LAHORE: Former information minister, Fawad Chaudhry, is set to appear in court today after completing a two-day physical examination and photogrammetry test at a Lahore forensic lab.
At the start of today’s hearing, Chaudhry’s counsel, Barrister Babar Awan, requested an earlier resumption of proceedings, to which the judge ordered Chaudhry’s appearance at 11:30 am following his medical examination.
Chaudhry is facing charges of sedition for allegedly “threatening” members of the Election Commission of Pakistan (ECP) in a media talk. He was arrested from Lahore on Wednesday, following a case filed at the Kohsar police station in Islamabad, and was presented in court on Friday.
The prosecution’s request for a remand extension was initially rejected, but later overturned by the session court. On Saturday, the judicial magistrate granted the police a two-day remand and ordered Chaudhry’s appearance in court today.
The police requested further custody, citing inadequate time to investigate Chaudhry and conduct the photogrammetry test. On Sunday, Chaudhry was taken to his Lahore home for the recovery of communication devices.
Chaudhry was arrested by the police from outside his residence in Lahore shortly after he publically criticised the tribunal and government, separately, for plotting to arrest former prime minister Imran Khan.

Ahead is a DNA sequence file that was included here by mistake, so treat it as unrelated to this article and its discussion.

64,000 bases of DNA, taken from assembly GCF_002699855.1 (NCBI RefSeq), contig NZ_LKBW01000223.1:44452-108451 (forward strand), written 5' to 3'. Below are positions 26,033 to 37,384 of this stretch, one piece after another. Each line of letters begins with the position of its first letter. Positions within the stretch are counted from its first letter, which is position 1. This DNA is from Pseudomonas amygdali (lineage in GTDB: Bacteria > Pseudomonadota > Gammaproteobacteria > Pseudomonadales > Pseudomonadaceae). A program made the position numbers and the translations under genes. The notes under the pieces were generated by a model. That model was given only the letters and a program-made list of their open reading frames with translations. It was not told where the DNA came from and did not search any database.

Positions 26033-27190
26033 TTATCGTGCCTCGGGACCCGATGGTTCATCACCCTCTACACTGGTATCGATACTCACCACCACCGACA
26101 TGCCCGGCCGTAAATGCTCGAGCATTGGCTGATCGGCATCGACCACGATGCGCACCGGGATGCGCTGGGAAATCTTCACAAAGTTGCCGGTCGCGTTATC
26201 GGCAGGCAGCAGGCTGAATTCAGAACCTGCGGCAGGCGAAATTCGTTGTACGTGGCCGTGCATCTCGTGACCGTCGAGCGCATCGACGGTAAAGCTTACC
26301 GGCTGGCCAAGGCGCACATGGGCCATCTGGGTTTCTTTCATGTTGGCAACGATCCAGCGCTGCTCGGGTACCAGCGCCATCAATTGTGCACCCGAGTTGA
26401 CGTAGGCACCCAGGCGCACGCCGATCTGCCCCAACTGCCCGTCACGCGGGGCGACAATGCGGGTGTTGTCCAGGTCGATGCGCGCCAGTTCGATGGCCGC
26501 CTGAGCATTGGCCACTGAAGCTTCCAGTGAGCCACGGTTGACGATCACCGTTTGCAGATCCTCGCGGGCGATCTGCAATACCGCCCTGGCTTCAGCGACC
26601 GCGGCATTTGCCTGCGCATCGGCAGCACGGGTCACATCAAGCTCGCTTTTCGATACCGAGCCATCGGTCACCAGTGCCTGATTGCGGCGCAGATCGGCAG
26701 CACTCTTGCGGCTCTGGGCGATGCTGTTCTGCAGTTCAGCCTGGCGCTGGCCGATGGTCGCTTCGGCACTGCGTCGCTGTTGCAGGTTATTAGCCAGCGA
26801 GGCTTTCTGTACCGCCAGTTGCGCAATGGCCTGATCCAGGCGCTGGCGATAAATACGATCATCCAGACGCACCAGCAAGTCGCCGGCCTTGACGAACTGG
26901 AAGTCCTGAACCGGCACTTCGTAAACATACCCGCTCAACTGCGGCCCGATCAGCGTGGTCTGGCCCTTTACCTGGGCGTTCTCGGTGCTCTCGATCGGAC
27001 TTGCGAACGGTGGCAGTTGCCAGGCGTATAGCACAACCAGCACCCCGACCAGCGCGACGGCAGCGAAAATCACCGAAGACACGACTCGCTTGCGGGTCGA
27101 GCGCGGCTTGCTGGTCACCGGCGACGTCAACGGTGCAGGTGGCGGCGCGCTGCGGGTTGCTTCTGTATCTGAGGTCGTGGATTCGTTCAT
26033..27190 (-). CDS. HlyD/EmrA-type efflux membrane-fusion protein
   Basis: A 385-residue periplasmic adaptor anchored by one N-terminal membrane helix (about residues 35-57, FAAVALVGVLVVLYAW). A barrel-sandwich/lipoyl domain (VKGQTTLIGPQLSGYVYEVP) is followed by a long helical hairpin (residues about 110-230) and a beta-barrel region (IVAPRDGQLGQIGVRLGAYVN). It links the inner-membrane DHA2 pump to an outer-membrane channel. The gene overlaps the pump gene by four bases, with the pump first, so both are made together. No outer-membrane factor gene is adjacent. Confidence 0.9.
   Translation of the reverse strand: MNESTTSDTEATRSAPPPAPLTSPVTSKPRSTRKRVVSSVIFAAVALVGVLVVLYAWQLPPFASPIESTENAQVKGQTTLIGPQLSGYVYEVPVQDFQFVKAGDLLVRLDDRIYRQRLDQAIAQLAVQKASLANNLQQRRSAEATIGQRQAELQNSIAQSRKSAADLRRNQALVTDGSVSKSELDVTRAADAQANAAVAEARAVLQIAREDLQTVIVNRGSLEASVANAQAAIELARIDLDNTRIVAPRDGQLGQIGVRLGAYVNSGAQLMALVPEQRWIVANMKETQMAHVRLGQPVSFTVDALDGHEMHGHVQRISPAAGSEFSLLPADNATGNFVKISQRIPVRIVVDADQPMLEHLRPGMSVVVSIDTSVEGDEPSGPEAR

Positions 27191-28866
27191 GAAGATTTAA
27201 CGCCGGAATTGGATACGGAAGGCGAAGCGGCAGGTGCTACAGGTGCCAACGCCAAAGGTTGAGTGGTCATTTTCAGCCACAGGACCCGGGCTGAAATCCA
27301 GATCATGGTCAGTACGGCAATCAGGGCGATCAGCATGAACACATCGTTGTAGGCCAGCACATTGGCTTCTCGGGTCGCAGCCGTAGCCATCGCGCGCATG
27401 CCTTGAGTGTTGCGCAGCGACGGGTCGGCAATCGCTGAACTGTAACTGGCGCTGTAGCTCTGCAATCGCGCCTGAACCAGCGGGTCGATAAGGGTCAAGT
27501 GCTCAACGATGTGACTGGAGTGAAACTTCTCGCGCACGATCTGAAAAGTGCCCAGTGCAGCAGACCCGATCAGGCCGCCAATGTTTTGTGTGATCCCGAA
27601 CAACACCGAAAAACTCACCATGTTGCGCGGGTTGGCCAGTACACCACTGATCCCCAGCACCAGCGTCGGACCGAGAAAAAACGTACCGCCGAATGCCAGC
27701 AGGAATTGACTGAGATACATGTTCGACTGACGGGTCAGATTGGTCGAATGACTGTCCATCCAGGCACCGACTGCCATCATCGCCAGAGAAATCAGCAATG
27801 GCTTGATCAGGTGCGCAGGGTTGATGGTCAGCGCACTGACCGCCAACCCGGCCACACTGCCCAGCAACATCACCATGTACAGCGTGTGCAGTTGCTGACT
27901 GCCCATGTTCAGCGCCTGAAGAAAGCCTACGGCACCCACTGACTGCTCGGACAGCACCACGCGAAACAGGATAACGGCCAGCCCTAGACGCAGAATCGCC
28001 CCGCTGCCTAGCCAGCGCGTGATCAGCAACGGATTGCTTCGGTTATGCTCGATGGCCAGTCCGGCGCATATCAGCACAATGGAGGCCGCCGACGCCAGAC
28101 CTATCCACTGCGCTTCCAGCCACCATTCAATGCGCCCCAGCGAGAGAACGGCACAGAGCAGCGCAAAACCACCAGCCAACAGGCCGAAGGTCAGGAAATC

Along with hundreds of party supporters, Chaudhary had gathered outside Khan’s residence in the Zaman Park neighbourhood of Lahore, claiming to avert the Shehbaz Sharif government’s purported plan to arrest Khan.
He is also accused of having “harassed and intimidated” election commission officials and their families in televised comments on Tuesday, according to a police report shared by the opposition party.
The charges, lodged in Islamabad, also say he is being held under sedition legislation because he “tried to cause an impediment in the election process of the state.”
The police report cites Chaudhry describing the tribunal as “clerks” signing off the orders of the government of Sharif. “If you are so weak then better you should pack up and go home,” he said, according to police.
He had earlier told reporters: “We warn the election commission, its members and their families that, if the series of abuses against us continues, you will have to pay back.”